• The computer-usable or computer-readable medium may be for example, but not limited to, an electronic, magnetic, optical, electromagnetic, infrared, or semiconductor system, apparatus, device, or propagation medium. By way of example, and not limitation, computer-readable media may comprise computer storage media and communication media.
  • Computer storage media includes volatile and nonvolatile, removable and non-removable media implemented in any method or technology for storage of information such as computer-readable instructions, data structures, program modules, or other data. Computer storage media includes, but is not limited to, RAM, ROM, EEPROM, flash memory or other memory technology, CD-ROM, digital versatile disks (DVD) or other optical storage, magnetic cassettes, magnetic tape, magnetic disk storage or other magnetic storage devices, or any other medium which can be used to store the desired information and may be accessed by an instruction execution system. Note that the computer-usable or computer-readable medium can be paper or other suitable medium upon which the program is printed, as the program can be electronically captured via, for instance, optical scanning of the paper or other suitable medium, then compiled, interpreted, of otherwise processed in a suitable manner, if necessary, and then stored in a computer memory.
  • Communication media typically embodies computer-readable instructions, data structures, program modules or other data in a modulated data signal such as a carrier wave or other transport mechanism and includes any information delivery media. The term “modulated data signal” can be defined as a signal that has one or more of its characteristics set or changed in such a manner as to encode information in the signal. By way of example, and not limitation, communication media includes wired media such as a wired network or direct-wired connection, and wireless media such as acoustic, RF, infrared and other wireless media. Combinations of any of the above-mentioned should also be included within the scope of computer-readable media.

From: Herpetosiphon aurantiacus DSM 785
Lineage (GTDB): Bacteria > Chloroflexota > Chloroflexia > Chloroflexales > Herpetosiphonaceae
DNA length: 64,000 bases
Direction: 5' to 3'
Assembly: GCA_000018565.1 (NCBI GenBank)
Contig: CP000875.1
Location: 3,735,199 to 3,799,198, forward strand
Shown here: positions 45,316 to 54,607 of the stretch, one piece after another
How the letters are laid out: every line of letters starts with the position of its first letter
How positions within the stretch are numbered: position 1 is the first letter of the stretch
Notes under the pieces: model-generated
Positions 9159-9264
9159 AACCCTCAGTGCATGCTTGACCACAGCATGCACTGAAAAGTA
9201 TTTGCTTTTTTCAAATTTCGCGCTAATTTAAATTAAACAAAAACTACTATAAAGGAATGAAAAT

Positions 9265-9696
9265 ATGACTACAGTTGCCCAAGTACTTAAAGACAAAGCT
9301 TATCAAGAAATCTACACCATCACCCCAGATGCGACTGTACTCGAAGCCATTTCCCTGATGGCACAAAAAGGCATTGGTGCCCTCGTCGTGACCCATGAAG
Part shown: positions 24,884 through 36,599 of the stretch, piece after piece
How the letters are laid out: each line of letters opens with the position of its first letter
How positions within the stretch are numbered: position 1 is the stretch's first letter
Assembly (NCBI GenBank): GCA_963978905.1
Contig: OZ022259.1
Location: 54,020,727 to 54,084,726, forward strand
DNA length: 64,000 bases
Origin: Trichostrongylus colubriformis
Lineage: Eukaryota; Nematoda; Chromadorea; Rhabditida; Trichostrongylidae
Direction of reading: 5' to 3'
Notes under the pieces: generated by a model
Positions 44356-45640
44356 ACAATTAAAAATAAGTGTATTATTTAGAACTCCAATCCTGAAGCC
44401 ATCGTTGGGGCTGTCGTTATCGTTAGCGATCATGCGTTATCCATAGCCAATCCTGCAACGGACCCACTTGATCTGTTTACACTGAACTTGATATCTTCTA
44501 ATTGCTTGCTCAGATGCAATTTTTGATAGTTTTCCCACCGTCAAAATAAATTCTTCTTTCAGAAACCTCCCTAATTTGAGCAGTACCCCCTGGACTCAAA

• When the subject matter is embodied in the general context of computer-executable instructions, the embodiment may comprise program modules, executed by one or more systems, computers, or other devices. Generally, program modules include routines, programs, objects, components, data structures, and the like, that perform particular tasks or implement particular abstract data types. Typically, the functionality of the program modules may be combined or distributed as desired in various embodiments.